Romance, pandemic relief among the most popular baits for vulnerable consumers
For Love and/or Money
The coronavirus is reshaping our way of life. Back in July, we reported on a Federal Trade Commission (FTC) study that showed how the double threats of COVID-19 infection fright and stay-at-home protective measures were combining to produce unprecedented “undelivered item” scams. Users would go online, try to pick up important goods – mostly coronavirus-related equipment and supplies – pay the cost and simply never receive the expected package.
A few short months later, and the FTC is reporting a new set of stats that are as significant as they are predictable: An explosion of scams is originating through social media.
Unsurprisingly, the spike in scams began in early 2020, when many people began using social media as their lifeline to the world. “In 2019, total reported losses to these frauds reached $134 million,” the FTC wrote in its latest Consumer Protection Data Spotlight. “But reported losses reached record highs, climbing to nearly $117 million in just the first six months of 2020.”
The FTC notes that the scams were “often related to online shopping, romance scams, and supposed economic relief or income opportunities.” In short, financial insecurity and loneliness – two dreaded side effects of the pandemic.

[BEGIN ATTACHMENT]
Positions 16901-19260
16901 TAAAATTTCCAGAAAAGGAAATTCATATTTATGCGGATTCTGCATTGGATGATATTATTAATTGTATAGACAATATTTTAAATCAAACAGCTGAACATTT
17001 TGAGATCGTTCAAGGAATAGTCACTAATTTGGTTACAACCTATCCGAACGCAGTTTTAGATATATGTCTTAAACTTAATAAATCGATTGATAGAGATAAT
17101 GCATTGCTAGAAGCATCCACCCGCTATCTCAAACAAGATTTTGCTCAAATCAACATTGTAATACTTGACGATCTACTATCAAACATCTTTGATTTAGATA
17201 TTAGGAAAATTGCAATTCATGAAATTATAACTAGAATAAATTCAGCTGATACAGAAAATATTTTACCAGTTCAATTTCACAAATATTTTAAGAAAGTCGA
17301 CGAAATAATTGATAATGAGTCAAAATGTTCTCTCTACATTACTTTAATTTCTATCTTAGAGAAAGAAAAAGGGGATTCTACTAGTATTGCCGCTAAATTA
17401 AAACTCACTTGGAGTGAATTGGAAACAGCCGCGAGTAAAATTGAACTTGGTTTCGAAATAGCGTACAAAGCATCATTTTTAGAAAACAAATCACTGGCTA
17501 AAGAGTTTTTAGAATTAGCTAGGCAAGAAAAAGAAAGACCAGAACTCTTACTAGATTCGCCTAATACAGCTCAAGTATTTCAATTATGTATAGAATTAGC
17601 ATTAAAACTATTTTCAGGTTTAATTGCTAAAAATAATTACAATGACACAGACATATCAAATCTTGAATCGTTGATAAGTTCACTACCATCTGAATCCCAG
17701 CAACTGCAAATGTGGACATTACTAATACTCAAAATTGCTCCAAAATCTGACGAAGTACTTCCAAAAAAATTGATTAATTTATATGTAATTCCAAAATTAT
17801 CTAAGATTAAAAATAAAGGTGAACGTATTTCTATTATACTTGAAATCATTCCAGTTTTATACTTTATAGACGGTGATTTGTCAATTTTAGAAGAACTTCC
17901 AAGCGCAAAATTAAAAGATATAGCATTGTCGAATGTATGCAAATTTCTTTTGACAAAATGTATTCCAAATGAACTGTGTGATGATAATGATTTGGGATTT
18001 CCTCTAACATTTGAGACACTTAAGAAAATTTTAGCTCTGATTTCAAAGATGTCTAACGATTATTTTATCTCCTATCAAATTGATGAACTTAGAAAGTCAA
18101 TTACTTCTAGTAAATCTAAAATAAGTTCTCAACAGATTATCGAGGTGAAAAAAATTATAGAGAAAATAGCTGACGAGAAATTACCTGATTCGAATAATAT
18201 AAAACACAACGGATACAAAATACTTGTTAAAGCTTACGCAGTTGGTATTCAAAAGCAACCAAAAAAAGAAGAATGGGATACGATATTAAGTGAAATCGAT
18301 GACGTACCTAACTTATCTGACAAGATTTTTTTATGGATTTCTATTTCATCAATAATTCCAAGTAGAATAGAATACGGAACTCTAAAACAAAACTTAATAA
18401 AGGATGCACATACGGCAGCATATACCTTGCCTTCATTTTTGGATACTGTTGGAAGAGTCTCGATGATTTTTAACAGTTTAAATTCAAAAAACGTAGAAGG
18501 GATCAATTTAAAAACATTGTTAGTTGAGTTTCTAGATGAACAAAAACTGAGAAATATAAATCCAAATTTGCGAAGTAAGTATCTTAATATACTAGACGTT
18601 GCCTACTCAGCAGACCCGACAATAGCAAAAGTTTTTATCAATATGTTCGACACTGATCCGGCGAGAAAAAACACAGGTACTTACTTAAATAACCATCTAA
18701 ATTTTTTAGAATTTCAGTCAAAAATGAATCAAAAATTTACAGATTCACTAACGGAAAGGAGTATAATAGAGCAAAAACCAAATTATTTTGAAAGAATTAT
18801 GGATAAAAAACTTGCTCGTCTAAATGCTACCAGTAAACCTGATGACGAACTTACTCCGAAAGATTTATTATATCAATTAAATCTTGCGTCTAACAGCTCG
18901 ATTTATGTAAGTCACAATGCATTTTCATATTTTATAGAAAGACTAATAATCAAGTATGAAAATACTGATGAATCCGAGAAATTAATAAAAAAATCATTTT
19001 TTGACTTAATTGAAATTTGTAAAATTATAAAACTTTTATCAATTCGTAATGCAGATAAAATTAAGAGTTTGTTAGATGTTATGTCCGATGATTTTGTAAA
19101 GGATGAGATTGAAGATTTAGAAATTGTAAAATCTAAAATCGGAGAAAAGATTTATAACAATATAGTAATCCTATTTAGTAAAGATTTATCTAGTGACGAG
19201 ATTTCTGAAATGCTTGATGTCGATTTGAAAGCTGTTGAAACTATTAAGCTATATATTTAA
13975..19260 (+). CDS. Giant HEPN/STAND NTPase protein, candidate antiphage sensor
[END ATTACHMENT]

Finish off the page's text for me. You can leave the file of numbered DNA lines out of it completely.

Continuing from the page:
Social media users inspired most of the complaints in which a villain was identified. Romance scams are as old as the Internet itself – much, much older, obviously, but we’re talking about old in the technological sense. The Federal Bureau of Investigation has interesting material on this type of scam, including first-person accounts of scam victimhood.
Economic scams are also nothing new, of course, but the flavor of recent scam activities reflects the present day: Many scammers claim to be in the business of providing pandemic relief, or are multilevel marketing schemes that promise unrealistic levels of income just when unemployed people are at their most vulnerable.
As always, we know our readers aren’t taking part in anything as nefarious as what’s sketched out by the FTC in its latest Spotlight. But we still recommend that any company that uses social media platforms to do business should be thorough about managing even the faintest whiff of COVID-19-related or even COVID-19-adjacent marketing claims – and completely paranoid about account security. Apparently, scammers are hijacking account identities and launching their scams from within the hacked account.
So throw some extra Funyuns and cans of Fresca to the guys and gals in your tech department. You’re going to want them to operate at 100 percent.